Feb. 1, 1960 The First Civil Rights Sit-In Demonstration was
held in Greensboro, N.C.
 
Feb. 15, 1960 Jerry Cobb became the First Woman to
Pass the Astronaut Test.
 
Feb. 16, 1960 The U.S.S. Triton became the First Submarine
to Circumnavigate the Earth Underwater.
 
Feb. 10, 1961 The Niagara Falls Hydroelectric
Project began producing power.
 
Feb. 20, 1962 John Glenn became the First American to Orbit the Earth.
 
Feb. 9, 1965 Martin Luther King, Jr. met with President
Lyndon Johnson to discuss Black Voting Rights.
 
Feb. 27, 1964 The city of Pisa asked the Italian government to
spend over $1 million to Straighten the Leaning Tower of Pisa.
 
Feb. 15, 1965 The New Canadian Flag was unfurled for the first time.
 
Feb. 16, 1965 Pegasus I, a satellite designed to measure potential
hazards of meteoroids to Spacecraft, was launched.
 
Feb. 21, 1965 African-American leader Malcolm X was
assassinated at a rally in New York City.
 
Feb. 10, 1967 The Twenty-Fifth Amendment was ratified.
It dealt with Vacancies in the office of president and vice president.
 
Feb. 10, 1968 Figure Skater Peggy Fleming became the only
American to win a gold medal at the Winter Olympics in Grenoble, France.
 
"Multiple medal Winner: Besides winning his Olympic gold medals. Mark Spitz set 35 world records in his career. Despite his success, teammates sometimes criticized Spitz for his aloofness and cockiness. Ask your (children) if any of their friends ever expressed disapproval of something they did. How did the kids feel? how did they get back in their friends" good graces?"
 
Feb. 15, 1968 "Mister Rogers' Neighborhood" premiered on PBS.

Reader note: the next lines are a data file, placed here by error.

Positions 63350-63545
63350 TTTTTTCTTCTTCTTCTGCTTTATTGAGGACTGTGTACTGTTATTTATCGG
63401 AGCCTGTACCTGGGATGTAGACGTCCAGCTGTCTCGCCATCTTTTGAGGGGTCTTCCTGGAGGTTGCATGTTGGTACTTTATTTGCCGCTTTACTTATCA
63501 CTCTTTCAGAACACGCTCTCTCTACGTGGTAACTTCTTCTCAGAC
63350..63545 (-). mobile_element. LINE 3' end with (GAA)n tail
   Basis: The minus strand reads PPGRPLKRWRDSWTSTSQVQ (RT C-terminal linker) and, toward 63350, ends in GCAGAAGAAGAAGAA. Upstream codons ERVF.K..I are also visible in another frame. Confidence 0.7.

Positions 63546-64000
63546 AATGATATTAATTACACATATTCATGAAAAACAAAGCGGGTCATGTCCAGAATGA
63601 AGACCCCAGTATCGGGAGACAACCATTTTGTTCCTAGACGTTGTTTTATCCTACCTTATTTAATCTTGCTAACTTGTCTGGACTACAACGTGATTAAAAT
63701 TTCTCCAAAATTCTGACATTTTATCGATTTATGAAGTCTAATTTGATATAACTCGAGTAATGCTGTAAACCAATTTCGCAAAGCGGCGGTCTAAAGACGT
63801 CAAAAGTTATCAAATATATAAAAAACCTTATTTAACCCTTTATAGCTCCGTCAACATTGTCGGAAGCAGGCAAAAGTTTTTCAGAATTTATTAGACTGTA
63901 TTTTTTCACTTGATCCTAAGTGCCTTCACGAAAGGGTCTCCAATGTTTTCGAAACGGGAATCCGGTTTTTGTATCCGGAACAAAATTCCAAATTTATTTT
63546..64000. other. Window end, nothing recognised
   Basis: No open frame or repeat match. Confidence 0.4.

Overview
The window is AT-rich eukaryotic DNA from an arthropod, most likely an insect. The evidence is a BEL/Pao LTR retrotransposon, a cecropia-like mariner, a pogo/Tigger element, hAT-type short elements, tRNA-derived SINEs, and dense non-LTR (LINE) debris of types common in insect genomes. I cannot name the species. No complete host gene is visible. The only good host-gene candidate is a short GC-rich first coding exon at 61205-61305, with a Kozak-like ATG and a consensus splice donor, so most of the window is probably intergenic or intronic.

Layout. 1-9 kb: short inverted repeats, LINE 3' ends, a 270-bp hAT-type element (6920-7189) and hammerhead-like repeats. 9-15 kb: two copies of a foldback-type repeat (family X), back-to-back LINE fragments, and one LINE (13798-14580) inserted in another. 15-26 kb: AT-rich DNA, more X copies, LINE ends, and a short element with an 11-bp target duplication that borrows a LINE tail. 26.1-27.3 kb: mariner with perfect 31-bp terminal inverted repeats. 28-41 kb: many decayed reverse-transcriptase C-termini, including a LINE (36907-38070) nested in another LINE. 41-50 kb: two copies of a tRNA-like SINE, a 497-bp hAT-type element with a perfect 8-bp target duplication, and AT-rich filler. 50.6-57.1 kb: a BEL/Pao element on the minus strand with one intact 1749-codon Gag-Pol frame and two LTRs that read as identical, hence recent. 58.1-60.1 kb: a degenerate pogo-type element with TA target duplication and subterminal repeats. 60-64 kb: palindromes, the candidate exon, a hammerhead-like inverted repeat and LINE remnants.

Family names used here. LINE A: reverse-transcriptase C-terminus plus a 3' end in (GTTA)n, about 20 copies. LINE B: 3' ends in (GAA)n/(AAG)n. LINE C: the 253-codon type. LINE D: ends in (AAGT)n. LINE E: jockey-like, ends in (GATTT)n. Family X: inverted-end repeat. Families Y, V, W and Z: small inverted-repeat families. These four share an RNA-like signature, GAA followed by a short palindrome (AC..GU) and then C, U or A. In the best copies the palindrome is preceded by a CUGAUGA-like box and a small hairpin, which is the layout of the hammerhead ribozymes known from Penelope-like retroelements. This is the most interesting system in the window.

Feb. 29, 1968 Dr. Jocelyn Bell Burnell announced the first
discovery of a Pulsar, a star that emits regularly pulsating
radio waves, X rays, or visible light.
 
Feb. 9, 1969 The First Boeing 747 took off from Seattle, Wash.
 
Feb. 28, 1969 Apollo 9's lift-off was postponed because
the Astronauts Had Colds.
 
"No colds allowed: Astronauts must be in the best possible health for their missions. While in space, their bodies are subjected to various stresses and unusual conditions, so even a common cold could become a severe problem. Ask the kids to compare their performance on days they feel great and days they don't feel so well. Have them help you create a list of ways they can prevent colds and other contagious illnesses." (Knowing from Grandma's mom as a nurse and articles, Grandma wants people to know what doctors and officials do not tell you is that a little exposure to germs builds antibodies up so people are not easily sick. However, as this activity tells you, it is good to take medication and take it easy when you are sick because you can get sicker.)
 
Feb. 15, 1971 Great Britain converted to the Metric System.
 
Feb. 26, 1971 Kirt Barnes became the First Person to
Ice-Skate 100 miles in Less than 6 hours.
 
"Swift skates: Ask your (children) to figure out the average speed of a skater who covers 100 miles in 6 hours. Then challenge them to compute how far behind a second skater averaging 1.5 mph slower would be when the first skater crossed the finish line."
 
Feb. 16, 1972 Wilt Chamberlain became the first NBA player
to score 30,000 points.
 
Feb. 9, 1975 The Jaycees of Liberal, Kan., set a record for the
Largest Pancake Flipped on a Griddle. It was 12 feet in diameter.
 
"Fantastic flapjack: Have your (children) make a yarn circle with a 12-foot diameter to represent the record-setting pancake. Then have them use a small piece of yarn to show an average-size pancake. How many average-size pancakes would fit inside the record-breaker?"
 
Feb. 5, 1971 Apollo Astronauts Alan Shepard, Edgar Mitchell,
and Stuart Roose landed on the moon.
 
Feb. 7, 1971 Women in Switzerland were Given the
Right to Vote in federal elections.
 
Feb. 13, 1977 Eric Heiden became the First American to
Win a World Speed-Skating Championship.
 
Feb. 1, 1978 Harriet Tubman became the first black woman
honored on a postage stamp.
 
Feb. 18, 1978 A Cat Named Tiger returned home after walking 250 miles.